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RMWB adopts feeding in emergencies policy

Last Updated May 29, 2018 at 5:30 am MST

PHOTO. Supplied. SafelyFed Canada.

The Regional Municipality of Wood Buffalo (RMWB) is one of the first known Canadian communities to adopt an Infant and Young Child Feeding in Emergencies (IYCF-E) policy thanks to funding from a Red Cross Wildfire Recovery grant.

A coalition between the Canadian Lactation Consultants Association, INFACT Canada, the Alberta Breastfeeding Committee, La Leche League Canada and the Breastfeeding Action Committee of Edmonton was formed during the wildfire evacuation in 2016 to provide feeding support to thousands of children under the age of two.

Michelle Branco co-founder and clinical lead of SafelyFed Canada said they had to work quickly to help families once evacuation started.

“We had some contacts in the city and knew that it was a young city with a lot of young children and a lot of babies and pregnant moms.”

She said they created a 1-800 helpline with the Canadian Lactation Consultants Association and conducted site assessments at reception centres and temporary accommodations.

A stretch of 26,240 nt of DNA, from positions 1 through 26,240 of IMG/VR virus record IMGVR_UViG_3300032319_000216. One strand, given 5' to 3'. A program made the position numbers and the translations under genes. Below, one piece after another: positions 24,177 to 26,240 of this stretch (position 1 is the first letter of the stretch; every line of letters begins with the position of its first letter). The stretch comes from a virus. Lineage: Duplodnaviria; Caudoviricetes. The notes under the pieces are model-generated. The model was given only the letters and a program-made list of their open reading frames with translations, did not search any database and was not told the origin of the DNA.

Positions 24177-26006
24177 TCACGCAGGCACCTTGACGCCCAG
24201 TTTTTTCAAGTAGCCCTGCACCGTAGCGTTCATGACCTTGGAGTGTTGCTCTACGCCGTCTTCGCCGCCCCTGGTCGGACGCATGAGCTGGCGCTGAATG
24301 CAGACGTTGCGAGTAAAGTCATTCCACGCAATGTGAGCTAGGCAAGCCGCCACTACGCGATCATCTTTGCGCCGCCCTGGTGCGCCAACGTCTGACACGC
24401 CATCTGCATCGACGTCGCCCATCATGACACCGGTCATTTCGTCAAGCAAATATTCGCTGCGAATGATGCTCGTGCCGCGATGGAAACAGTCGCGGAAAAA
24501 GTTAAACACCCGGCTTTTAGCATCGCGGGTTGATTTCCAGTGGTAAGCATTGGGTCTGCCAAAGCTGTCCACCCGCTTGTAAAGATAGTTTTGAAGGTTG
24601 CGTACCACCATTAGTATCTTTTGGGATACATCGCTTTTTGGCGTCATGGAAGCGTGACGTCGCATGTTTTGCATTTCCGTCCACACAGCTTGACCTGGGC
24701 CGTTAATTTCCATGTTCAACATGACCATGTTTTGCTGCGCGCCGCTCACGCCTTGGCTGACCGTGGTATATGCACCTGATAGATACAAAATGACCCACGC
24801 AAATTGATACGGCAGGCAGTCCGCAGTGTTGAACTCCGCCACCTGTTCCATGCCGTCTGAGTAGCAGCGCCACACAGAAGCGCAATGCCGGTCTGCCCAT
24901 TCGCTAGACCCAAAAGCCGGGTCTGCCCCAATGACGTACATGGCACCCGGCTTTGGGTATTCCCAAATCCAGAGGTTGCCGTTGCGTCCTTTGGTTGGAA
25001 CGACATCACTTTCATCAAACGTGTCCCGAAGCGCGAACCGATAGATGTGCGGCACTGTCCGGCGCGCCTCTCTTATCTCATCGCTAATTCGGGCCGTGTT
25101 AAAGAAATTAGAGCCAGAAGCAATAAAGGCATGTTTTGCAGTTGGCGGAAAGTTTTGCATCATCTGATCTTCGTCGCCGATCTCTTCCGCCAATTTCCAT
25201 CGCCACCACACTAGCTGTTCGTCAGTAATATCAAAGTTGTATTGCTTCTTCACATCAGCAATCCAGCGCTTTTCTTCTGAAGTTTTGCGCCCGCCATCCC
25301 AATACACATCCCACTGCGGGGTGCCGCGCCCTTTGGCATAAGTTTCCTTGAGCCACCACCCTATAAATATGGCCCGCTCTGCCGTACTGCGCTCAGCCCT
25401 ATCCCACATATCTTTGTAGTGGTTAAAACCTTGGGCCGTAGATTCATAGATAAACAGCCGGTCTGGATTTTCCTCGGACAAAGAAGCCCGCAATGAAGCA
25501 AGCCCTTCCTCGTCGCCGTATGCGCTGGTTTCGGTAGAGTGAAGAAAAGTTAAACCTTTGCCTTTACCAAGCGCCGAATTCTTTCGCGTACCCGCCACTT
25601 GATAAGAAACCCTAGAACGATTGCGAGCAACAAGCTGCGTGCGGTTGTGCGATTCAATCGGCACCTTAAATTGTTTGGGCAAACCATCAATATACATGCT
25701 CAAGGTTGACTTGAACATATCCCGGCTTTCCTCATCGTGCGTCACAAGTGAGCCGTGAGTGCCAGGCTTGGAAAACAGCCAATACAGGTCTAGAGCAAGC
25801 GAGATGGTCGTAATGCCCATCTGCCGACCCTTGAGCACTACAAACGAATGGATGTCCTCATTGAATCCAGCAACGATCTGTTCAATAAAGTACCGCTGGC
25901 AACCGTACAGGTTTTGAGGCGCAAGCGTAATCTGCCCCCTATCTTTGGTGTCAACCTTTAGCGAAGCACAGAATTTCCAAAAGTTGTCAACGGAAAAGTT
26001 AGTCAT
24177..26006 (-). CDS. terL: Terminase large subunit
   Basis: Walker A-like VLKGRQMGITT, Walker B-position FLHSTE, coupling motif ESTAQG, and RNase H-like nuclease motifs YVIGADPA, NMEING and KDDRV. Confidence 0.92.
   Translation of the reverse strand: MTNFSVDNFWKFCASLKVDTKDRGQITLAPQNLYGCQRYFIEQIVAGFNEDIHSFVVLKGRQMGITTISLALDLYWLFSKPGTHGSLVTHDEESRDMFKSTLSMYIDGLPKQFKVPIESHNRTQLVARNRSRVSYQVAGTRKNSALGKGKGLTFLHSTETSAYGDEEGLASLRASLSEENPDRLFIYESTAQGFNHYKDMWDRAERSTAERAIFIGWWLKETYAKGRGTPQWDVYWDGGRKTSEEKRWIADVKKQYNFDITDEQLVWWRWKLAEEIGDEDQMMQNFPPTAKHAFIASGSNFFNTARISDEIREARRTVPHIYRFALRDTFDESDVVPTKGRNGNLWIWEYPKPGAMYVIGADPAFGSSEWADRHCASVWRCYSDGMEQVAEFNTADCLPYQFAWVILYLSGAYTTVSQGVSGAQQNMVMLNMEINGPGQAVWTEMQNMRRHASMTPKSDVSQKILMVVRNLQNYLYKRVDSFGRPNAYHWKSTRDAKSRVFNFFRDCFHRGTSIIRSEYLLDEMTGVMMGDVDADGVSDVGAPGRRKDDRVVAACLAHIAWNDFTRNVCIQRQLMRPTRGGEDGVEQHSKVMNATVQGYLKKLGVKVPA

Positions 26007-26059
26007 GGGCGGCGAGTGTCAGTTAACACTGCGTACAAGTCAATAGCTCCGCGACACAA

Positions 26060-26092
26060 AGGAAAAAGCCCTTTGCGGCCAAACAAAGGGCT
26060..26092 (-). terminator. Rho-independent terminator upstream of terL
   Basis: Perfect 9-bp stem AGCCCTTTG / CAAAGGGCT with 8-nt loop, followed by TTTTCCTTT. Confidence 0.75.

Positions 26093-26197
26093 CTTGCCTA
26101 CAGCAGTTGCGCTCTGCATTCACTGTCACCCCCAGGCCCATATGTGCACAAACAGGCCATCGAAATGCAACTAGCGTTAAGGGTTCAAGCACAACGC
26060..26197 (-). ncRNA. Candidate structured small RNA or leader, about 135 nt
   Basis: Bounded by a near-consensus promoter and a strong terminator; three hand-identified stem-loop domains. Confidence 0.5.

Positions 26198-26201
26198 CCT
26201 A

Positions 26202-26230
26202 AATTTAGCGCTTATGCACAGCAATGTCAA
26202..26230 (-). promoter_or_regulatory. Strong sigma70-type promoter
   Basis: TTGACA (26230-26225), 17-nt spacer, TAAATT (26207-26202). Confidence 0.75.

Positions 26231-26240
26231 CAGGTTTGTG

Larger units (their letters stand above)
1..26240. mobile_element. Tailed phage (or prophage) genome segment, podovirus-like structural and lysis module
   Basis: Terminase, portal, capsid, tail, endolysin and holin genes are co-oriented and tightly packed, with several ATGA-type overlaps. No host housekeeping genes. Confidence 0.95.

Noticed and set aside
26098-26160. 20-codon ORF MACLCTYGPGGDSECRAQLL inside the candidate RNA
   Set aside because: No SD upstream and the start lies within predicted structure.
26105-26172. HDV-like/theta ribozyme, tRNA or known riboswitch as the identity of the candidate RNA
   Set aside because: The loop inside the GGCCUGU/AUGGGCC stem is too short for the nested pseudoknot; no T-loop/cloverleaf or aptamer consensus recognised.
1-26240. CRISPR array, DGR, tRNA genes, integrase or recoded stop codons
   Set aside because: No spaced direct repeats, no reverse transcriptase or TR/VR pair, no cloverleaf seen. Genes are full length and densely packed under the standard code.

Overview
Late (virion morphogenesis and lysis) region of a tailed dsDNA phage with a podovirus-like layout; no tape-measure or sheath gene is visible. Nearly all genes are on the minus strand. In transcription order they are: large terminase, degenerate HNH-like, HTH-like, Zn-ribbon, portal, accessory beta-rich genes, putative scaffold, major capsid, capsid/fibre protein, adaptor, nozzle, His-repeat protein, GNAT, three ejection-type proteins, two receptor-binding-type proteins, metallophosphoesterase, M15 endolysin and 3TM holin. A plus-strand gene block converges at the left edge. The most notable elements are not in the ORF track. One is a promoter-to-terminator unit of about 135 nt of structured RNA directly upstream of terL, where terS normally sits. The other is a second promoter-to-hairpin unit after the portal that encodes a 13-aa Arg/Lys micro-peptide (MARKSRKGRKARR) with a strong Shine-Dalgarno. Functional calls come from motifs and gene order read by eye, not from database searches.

As recovery started, the coalition recommended that experts be a part of emergency planning to ensure adequate supplies and support for families in future emergencies.

Over the past 11 months SafelyFed Canada, the Women and Baby Care Association of Wood Buffalo, Emergency Social Services (ESS) and Alberta Health Services have been working together to see where response can be improved.

A child-baby unit has been created for the reception and group lodging centre of ESS. They’ve also stopped the donation of formula due the risk of parents receiving the wrong products.

Branco said from a preparedness perspective, a breastfeeding family is easier to accommodate in terms of housing and needs for health services and supplies than a family who is bottle feeding.

“Every family has to assess where they are at any given time, but certainly a family who has an exclusively bottle feeding baby under six months does need to have a preparedness kit that includes that baby’s feeding needs.”

She also suggested at least three days worth of diapers, water and food and to reassess often as the needs of babies change rapidly in the first two years.

An application for a second phase to help support further implementation will be submitted to the Red Cross in the near future.

Around 3000 children under two were evacuated in 2016, 900 of them were entirely breastfed.

Find more information about becoming and ESS volunteer here.